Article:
The following modules are indicative of those offered on this programme. This listing is based on the current curriculum and may change year to year in response to new curriculum developments and innovation.  

On most programmes, you study a combination of compulsory and optional modules. You may also be able to take ‘elective’ modules from other programmes so you can customise your programme and explore other subjects that interest you.

Stage 1

Compulsory modules currently include Credits

This core module introduces students to the wide range of different methodologies commonly employed in political science. This includes the scientific method and both traditional and newer forms of research. Students will also be introduced to some of the fields of inquiry that dominate the study of politics, including public choice, social movements, political behaviour, economic development and democracy. The module integrates these two main components to create both an awareness of the breadth of political science and its approaches, ultimately providing students with the foundation for further study in political science. Substantive topics include: the nature of inquiry (questioning and determining what constitutes evidence), methods of comparison, theory and hypotheses. They will also be introduced to and explore quantitative methods, formal methods, experimental methods and empirical quantitative methods. Students will implement basic quantitative research techniques for themselves. Finally, they will be introduced to concepts such as equivalence, selection bias, spuriousness, value bias and ecological and individualist fallacy in order to illuminate the difficulties faced when making comparisons.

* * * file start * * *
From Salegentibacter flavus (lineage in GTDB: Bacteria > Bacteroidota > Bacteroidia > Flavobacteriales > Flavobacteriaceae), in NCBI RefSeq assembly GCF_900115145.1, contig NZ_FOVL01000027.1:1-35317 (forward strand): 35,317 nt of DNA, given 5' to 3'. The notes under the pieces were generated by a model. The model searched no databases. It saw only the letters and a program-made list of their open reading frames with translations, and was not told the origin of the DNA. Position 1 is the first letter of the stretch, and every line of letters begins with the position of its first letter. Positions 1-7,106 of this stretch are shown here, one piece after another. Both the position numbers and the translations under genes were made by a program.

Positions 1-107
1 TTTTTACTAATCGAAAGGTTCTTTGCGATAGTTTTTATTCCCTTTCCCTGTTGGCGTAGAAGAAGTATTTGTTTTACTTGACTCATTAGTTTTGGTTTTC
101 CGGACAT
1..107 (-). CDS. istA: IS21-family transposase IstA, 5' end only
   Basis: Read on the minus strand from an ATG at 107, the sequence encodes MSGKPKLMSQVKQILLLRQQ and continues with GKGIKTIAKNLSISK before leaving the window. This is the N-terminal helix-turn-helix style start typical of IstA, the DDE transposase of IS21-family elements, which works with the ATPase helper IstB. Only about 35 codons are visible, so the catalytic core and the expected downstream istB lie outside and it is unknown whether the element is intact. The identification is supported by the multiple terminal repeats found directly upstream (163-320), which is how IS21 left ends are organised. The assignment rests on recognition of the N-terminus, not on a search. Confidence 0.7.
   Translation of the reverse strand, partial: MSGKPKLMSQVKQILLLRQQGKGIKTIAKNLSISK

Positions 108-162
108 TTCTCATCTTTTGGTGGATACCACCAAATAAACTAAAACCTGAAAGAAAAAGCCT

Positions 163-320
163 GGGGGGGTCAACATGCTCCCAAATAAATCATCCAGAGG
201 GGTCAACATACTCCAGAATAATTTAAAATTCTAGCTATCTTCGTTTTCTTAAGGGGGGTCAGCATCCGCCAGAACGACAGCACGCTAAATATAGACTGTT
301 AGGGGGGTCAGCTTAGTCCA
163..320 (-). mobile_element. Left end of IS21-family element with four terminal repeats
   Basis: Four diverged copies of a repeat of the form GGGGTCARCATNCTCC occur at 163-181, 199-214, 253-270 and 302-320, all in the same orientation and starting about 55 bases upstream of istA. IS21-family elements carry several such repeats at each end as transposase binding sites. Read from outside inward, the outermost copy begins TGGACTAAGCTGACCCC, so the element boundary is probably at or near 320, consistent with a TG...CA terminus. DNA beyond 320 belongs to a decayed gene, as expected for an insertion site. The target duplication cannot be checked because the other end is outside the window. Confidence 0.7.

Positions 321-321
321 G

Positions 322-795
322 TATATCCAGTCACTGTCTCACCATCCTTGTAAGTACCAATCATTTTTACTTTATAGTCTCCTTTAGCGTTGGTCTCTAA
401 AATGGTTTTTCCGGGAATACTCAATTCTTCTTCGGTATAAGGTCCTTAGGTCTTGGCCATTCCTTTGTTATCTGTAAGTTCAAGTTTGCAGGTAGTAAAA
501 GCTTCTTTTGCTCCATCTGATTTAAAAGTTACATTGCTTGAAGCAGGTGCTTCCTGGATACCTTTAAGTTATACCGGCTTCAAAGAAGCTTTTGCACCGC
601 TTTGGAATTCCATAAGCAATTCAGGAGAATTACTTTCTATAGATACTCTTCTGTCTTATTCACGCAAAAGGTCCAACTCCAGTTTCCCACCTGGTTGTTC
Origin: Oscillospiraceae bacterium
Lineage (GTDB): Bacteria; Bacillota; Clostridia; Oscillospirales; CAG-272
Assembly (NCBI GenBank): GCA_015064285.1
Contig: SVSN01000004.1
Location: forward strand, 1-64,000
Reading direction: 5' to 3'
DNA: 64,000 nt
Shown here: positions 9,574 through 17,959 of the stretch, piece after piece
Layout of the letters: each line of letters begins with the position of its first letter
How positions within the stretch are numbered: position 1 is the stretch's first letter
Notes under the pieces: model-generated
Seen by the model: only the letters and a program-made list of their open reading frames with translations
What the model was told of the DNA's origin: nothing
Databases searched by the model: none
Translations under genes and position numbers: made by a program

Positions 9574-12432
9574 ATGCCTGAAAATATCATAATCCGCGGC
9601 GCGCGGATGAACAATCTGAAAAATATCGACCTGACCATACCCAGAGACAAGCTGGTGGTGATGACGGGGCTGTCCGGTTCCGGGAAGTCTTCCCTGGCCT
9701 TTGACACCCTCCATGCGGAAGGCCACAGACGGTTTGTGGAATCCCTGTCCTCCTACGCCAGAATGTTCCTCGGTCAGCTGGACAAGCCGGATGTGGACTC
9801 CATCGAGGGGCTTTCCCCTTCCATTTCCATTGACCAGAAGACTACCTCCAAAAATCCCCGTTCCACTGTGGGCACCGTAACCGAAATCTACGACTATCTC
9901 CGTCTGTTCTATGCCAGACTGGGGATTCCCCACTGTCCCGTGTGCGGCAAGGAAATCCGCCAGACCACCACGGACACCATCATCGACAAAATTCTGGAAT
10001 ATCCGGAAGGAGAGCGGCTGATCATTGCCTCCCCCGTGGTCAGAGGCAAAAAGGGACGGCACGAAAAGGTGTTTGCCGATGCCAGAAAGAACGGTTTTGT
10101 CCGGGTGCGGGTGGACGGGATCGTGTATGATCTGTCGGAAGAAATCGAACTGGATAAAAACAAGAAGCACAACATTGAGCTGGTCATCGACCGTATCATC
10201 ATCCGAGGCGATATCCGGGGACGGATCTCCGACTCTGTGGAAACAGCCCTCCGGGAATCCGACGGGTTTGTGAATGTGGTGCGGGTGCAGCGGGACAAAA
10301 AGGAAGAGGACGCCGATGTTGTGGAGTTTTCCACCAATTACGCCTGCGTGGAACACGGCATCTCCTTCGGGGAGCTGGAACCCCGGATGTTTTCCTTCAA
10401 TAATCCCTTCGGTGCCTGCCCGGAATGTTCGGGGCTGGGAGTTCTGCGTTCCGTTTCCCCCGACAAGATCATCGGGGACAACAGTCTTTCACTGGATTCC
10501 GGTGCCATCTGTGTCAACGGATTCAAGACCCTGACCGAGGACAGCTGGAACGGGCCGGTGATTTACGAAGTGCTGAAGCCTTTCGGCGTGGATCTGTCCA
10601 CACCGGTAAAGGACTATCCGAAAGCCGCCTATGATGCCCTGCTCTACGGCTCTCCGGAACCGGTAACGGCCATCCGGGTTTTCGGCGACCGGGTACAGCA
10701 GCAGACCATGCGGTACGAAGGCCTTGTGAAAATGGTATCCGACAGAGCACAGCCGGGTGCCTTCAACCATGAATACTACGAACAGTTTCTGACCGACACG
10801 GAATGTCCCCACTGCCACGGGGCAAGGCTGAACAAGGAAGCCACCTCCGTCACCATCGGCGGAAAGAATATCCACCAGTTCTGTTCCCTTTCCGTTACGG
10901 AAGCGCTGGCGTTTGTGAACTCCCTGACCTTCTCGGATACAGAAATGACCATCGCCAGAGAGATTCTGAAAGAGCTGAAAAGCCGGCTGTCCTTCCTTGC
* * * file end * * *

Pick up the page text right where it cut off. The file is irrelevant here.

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The module introduces students to the empirical study of the key structures, institutions and processes in political life. It does so through the lens of the comparative method, in which political systems are compared and contrasted to test hypotheses about the factors producing similarities and differences across countries and over time. The module first introduces the comparative method, and then discusses the different ways in which political systems can be organized and classified. It focuses on the three key powers in all political systems – executive, legislative and judicial – the ‘intermediate’ actors that link people to their governments, namely political parties, interest groups and the media, and how citizens behave politically in relations to such institutions and actors. Throughout the module, students are encouraged to identify the factors and the processes leading to different political outcomes across states and over time and to use both qualitative and quantitative data to support their arguments.